Project Q+:
An action-oriented program for recruiting and retaining first year female students in Computer Science

Christina Björkman
Department of Computer Systems, Uppsala University
P.O. Box 325
S-751 05 Uppsala

Research topic

My main interest is in the area of gender issues within Computer Science Education. This includes for example learning styles, gender conscious teaching, definition of subject area, teaching methods, cultural issues, supporting female students/faculty, importance of role models etc. I am not a doctoral student within the area described above (though a doctoral student in Computer Science, my subject has been Neural Networks), but I hope to establish contacts to be able to swich area in the near future, hopefully in connection with a new Research Center for IT and Gender.

Since I do not yet do any research within the area, I will instead describe the project I currently work with, although it is not a research project. I do hope, however, to be able to use some of the ideas from this projects in my future research.

Project Q+

During the academic year 1998/99, I work parttime at the Development and Evaluation Unit at Uppsala university, with a gender project in the area of Computer Science.

In this project, I concentrate on the first year female students at the Computer Science Program in Uppsala. The project aims at looking at factors for recrution and retention of female students in Computer Science.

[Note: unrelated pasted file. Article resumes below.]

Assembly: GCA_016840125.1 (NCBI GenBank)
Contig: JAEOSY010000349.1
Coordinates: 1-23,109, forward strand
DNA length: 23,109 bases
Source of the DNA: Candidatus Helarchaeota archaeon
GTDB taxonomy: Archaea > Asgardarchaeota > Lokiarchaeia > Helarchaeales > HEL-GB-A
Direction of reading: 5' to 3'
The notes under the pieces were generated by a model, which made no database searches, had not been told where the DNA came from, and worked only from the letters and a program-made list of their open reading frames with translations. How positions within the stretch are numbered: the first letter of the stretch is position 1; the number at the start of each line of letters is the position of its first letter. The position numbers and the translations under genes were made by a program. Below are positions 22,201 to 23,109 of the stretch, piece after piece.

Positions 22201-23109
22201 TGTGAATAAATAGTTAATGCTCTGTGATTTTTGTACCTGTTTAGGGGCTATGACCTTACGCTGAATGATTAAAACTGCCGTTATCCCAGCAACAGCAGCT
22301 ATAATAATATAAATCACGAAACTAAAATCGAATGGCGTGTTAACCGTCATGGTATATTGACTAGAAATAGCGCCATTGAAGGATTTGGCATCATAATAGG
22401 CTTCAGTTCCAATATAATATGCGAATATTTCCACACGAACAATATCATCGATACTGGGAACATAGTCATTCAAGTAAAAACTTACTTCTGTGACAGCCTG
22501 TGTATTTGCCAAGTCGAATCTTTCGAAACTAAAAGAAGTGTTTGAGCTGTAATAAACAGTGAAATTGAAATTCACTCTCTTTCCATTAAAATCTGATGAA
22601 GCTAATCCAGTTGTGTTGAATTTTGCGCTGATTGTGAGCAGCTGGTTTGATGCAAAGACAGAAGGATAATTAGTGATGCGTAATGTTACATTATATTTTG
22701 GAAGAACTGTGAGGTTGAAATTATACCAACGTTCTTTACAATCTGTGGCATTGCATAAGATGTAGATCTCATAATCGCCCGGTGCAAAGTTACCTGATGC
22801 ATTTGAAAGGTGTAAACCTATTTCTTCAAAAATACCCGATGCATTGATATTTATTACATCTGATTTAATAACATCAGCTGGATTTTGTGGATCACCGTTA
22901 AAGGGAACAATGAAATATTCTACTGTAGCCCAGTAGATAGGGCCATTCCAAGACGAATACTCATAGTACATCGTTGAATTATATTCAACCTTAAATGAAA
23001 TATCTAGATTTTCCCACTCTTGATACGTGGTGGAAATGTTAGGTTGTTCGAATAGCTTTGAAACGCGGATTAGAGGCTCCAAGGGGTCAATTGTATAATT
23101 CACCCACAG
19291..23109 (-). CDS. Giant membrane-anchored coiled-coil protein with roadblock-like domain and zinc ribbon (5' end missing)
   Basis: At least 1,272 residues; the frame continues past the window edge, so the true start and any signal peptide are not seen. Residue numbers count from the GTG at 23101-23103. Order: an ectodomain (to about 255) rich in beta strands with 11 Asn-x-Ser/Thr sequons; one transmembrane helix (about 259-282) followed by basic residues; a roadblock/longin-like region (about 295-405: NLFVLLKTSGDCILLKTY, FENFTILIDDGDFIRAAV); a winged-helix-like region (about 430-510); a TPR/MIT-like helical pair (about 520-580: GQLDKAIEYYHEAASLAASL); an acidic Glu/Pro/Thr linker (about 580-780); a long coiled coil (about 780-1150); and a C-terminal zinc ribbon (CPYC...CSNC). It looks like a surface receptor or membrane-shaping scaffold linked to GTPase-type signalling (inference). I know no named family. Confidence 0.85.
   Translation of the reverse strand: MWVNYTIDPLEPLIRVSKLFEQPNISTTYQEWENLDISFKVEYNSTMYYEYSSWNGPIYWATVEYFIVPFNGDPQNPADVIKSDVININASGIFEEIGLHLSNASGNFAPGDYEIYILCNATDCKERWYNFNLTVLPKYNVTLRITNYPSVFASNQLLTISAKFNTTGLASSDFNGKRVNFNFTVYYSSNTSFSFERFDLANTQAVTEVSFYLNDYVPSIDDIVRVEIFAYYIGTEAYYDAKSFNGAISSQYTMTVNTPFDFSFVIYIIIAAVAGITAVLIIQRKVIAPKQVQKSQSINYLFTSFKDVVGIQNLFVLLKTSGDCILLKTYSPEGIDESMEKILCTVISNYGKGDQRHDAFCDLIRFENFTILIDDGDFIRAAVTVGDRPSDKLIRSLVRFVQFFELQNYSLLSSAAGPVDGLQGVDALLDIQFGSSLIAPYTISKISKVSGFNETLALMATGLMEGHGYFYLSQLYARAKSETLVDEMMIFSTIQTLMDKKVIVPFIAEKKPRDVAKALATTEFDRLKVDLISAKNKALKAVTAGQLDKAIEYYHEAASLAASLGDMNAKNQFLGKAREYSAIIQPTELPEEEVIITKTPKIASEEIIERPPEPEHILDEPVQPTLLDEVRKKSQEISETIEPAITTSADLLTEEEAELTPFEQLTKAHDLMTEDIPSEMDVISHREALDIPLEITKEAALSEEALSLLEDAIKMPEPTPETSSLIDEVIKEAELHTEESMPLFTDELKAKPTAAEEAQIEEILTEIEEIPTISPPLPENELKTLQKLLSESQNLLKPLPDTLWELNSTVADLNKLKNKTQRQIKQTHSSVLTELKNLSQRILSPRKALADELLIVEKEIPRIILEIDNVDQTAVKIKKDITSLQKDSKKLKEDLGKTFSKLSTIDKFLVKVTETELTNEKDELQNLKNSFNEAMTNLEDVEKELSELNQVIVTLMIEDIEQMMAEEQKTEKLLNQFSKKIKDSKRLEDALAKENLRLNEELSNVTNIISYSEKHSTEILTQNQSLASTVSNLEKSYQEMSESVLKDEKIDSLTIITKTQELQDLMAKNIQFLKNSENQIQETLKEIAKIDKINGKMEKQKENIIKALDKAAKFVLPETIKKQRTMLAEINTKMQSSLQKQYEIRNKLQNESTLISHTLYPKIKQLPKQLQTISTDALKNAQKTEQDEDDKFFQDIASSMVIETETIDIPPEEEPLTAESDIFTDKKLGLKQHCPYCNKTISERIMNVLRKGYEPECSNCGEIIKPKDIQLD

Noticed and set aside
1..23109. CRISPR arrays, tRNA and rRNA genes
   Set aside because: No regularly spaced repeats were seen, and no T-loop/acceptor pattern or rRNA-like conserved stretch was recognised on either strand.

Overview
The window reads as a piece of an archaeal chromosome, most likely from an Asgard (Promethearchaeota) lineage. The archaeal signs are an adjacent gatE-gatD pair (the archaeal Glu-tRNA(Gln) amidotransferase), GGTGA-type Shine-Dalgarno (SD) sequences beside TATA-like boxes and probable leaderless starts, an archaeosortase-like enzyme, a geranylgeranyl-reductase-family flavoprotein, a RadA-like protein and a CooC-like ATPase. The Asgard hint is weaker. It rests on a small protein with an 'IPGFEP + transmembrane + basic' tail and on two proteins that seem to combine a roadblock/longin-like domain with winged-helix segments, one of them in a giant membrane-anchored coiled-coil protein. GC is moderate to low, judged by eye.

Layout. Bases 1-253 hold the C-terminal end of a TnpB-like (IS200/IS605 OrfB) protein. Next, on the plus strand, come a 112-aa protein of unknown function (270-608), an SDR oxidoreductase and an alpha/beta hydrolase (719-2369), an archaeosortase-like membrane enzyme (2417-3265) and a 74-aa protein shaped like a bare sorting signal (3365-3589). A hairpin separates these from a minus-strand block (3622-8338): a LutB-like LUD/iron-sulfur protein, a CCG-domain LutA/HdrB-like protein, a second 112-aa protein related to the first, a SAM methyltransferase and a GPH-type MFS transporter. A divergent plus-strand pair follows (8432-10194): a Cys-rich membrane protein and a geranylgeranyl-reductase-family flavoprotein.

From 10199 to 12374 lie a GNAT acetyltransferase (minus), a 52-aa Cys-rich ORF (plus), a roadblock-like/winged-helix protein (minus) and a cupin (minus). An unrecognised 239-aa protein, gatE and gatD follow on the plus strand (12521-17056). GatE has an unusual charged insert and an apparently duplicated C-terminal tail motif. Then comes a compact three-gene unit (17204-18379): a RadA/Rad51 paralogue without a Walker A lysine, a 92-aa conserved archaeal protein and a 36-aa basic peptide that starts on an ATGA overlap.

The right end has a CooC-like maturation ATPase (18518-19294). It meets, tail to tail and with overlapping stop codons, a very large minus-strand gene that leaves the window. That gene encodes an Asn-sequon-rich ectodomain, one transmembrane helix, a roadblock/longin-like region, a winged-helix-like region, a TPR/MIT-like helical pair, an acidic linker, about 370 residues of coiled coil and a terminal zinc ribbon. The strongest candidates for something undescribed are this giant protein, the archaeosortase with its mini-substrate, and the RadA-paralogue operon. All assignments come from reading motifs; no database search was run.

In the spring semester 1998, I made an experiment with gender segregated groups in a class in Computer Architecture, in order to study potential differences between the groups in the classroom. The main experience from this project was that the female students are very negative to what they feel is "special treatment" and all kinds of affirmative actions. However, both my own experience as teacher and student counselor at the program, and experiences from many other universities, show that the females can have a harder situation because of their being a very small minority. Based on the experiences mentioned above, we decided to be more action oriented in this project, in that we try to find out what (if anything) the first year female students themselves feel that they want and need, and try to adapt actions taken to their ideas. It is the all important issue here to find out more about the female students we have at the program and give them the kind of support (if any) they want. Also, what they want and need might very well change during the course of their studies.

The project started with a questionnaire to all the first year students one of the first days of the semester. In this questionnaire we asked about motives for choosing to study Computer Science, previous experience of computers and programming, and their expectations about their studies. Results from this questionnaire show that there is a very high difference in previous experience of computers and programming between the male and the female students, with the men having considerably more experience. Also, there showed to be differences between motives for choosing Computer Science, and their expectations about their studies, between men and women. The implications of these findings was discussed with the female students at a dinner.

In the beginning of the fall semester, I also interviewed the female students, and discussed what kind of activities they were interested in.

During the course of the project, I organize different activites, and continously evaluate these. From different activites, and continous communication with the students, we make interesting observations.

Towards the end of the semester, we will do a new questionnaire, concerning for example how much time they spend on the studies in different areas, and also we will also do new interviews with the female students, and some of the male students as well.

The result of the project will be documented along with recommendations to the Faculty of possible changes to the program and/or permanent activities to support female students.